- Educate you about positions or activities to avoid
- Tailor a treatment plan for your recovery
- Design specific shoulder strengthening exercises, such as external rotation and internal rotation exercises, to help support the joint and decrease strain on the glenoid labrum
- Design stretching exercises, such as the cross-body stretch or the doorway stretch, to help improve the function of the muscles surrounding the shoulder
- Perform a special technique called manual therapy to decrease pain and improve movement
In more severe cases, when conservative treatments are unable to completely relieve the symptoms of a labral tear, surgery may be required to re-attach the torn labrum. Following surgery, your physical therapist will show you how to slowly and safely return to your daily activities.
A surgically repaired labrum takes 9 to 12 months to completely heal. Immediately following the repair, you should avoid putting excessive stress or strain on the repaired labrum and should increase stress to your shoulder slowly over time. Your physical therapist is trained to gradually introduce activity in a safe manner to allow you to return to your usual activities without re-injuring the repaired tissues.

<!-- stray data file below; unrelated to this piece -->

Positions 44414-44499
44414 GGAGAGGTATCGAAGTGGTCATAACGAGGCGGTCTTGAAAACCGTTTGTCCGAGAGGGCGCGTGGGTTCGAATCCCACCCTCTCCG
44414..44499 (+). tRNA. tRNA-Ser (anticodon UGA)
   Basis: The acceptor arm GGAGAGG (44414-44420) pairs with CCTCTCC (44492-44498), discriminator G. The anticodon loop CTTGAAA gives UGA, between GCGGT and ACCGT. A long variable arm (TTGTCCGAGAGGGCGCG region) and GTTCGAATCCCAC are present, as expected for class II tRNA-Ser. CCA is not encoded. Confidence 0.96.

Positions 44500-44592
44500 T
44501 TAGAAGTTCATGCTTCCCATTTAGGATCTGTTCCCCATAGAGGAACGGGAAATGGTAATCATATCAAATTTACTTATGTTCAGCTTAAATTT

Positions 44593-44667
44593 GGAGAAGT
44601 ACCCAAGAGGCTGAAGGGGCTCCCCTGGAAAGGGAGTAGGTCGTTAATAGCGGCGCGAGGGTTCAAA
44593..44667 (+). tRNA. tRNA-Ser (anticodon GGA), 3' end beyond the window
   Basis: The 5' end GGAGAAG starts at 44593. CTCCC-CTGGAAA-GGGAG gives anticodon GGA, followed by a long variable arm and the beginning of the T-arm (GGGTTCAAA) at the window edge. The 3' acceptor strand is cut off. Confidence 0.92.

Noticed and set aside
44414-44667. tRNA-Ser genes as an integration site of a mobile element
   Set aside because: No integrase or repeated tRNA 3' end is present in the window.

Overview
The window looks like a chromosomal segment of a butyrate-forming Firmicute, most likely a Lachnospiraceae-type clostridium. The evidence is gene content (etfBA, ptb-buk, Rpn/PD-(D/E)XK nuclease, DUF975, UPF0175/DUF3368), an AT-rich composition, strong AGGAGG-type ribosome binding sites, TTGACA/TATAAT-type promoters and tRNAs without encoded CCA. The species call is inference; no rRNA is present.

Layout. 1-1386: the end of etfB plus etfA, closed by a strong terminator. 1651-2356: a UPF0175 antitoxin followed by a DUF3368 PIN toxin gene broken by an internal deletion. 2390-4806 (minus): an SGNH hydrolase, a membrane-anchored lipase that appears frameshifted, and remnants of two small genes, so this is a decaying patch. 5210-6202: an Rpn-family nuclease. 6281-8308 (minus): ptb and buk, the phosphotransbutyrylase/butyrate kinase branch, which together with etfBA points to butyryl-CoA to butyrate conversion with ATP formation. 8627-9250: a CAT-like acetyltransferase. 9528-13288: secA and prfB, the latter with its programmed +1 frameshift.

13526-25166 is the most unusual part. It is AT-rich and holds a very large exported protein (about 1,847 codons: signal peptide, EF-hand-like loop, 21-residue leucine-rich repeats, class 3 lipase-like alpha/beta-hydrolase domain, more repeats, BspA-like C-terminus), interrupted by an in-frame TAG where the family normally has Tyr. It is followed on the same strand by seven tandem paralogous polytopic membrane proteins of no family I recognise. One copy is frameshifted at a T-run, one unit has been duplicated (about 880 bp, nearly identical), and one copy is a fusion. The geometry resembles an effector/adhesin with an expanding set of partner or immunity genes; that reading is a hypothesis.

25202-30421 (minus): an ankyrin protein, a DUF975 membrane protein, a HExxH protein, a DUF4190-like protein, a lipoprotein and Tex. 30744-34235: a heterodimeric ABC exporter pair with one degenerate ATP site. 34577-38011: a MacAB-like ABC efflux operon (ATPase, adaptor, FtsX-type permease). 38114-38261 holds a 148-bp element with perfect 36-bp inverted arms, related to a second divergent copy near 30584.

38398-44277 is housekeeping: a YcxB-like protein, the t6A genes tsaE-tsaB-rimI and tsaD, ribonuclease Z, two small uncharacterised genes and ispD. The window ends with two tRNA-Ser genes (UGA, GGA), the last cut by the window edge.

Can this Injury or Condition be Prevented?
Forceful activities with the arms raised overhead may increase the likelihood of developing a labral tear. To avoid putting excessive stress on the labrum, you need to develop strength in the muscles that surround the shoulder and scapula. Your therapist will: